Lisa Simpson admitting students to the school dance. In last round‘s “How the Test Was Won” there’s a montage of scenes of Homer getting hurt, which is all kinds of terrible, and the most terrible part of it, as far as I’m concerned, is the bit where his swollen, bloodshot eye is sticking out of its socket. I always hated that, and it was with that dreadful image in mind that I came to “Lard of the Dance.” And we get it not once but twice in this episode, because, as the commentary tells us, it got a huge laugh from the writers and animators. I, meanwhile, just cringe every time I see it. But tastes differ, I guess. Luckily, there’s more to the episode than gross-out humor, and it’s actually pretty good! I liked Lisa’s story, Lisa Kudrow did a fine job as Alex, and Homer’s grease scheme had a few nice moments, too.

  • Lisa struggles with popularity issues after befriending a new student at her school while Homer tries to get rich by selling a food substance? The Simpsons did it.

8F14: “Homer Alone” (Season 3 / February 6, 1992)
Written by David Stern
Directed by Mark Kirkland
Showrunners: Al Jean & Mike Reiss

Homer and Maggie Simpson saying goodbye to Marge at the train station.

“Where’s my clean underwear? How often should I change Maggie? Marge! Marge! How do I use the pressure cooker?”

This is not only The Simpsons but TV in general at its very best. The script tells a truly engaging story while still being incredibly funny and the animation is just beautiful. Naturally I loved all the Homer and Maggie stuff (I get very emotional at the sight of fathers bonding with their daughters, remember?) and then there’s Bart and Lisa staying at Patty and Selma’s and there’s Phil Hartman and there’s… there’s simply not one wrong note here.

  • Very entertaining and informative DVD commentary. (Brad Bird!)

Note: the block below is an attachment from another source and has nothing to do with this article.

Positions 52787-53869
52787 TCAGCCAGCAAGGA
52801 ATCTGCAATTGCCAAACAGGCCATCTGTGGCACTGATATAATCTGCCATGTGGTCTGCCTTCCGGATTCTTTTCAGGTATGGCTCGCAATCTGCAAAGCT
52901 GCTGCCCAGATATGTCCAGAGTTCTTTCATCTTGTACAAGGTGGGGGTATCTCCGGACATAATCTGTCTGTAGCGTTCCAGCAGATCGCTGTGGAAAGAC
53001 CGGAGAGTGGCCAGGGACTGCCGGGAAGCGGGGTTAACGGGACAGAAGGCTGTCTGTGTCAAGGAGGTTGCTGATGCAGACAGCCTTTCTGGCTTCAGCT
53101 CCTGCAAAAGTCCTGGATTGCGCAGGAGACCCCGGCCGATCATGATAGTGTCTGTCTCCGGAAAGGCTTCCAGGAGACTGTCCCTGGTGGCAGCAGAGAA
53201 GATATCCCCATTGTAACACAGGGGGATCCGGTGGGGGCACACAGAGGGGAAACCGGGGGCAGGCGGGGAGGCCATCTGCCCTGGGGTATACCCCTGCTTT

The winner: 8F14: “Homer Alone.”


Round 23: Bart Gets an F vs. Weekend at Burnsie’s

Round 23: 7F03 vs. DABF11.

7F03: “Bart Gets an F” (Season 2 / October 11, 1990)
Written by David M. Stern
Directed by David Silverman
Showrunners: James L. Brooks, Matt Groening, Sam Simon

Bart and Homer Simpson watching TV.

The guys from Robot Chicken did a Simpsons couch gag for the current season, and there’s a two part making-of video on YouTube. In it, they talk about recreating the look of The Simpsons, which they describe as “two-dimensional,” “flat,” and “even lit.”

And I guess that is what the show looks like these days. But it didn’t use to be that way. In the early years, The Simpsons was beautifully animated, full of cinematic angles, elegant lighting and shadows.

And so it is in “Bart Gets an F,” a sweet and funny episode from a point in the series where they were still figuring out a few of the characters, but all the great stuff is clearly there.

  • How great is Marcia Wallace?
  • I asked David Silverman if the step-dancing giant gorilla Homer watched on TV would eve make a return to the show. Here’s his response.
  • Commentary trivia: Matt reveals why the Simpsons are called the Simpsons: Because they are “Simpletons.” Now you know.

DABF11: “Weekend at Burnsie’s” (Season 13 / April 7, 2002)
Written by Jon Vitti
Directed by Michael Marcantel
Showrunner: Al Jean

Homer Simpson all high from the marijuana cigarettes.

Sigh. Another episode of Family Guy disguised as The Simpsons.

When early Simpsons writers like Conan O’Brien started to introduce more one-off jokes and sight gags that were less and less grounded in reality, Mattt Groening coined the term “rubber-band reality.” Yes, things could get wacky, but the show would always land back on firm ground.

By the point “Weekend at Burnsie’s” aired, that rubber band had snapped. Here Homer is ordering crows around to bring him beer and food, characters and props appear out of thin air when they’re needed, Smithers makes an unconscious Burns dance as a marionette.

The script is all over the place yet goes nowhere. Characters are strung around like lifeless puppets for the sake of a few cheap laughs – and I’m not even talking about Burns. It’s lazy. It’s lifeless. It’s out of this tournament.

The winner: 7F03: “Bart Gets an F.”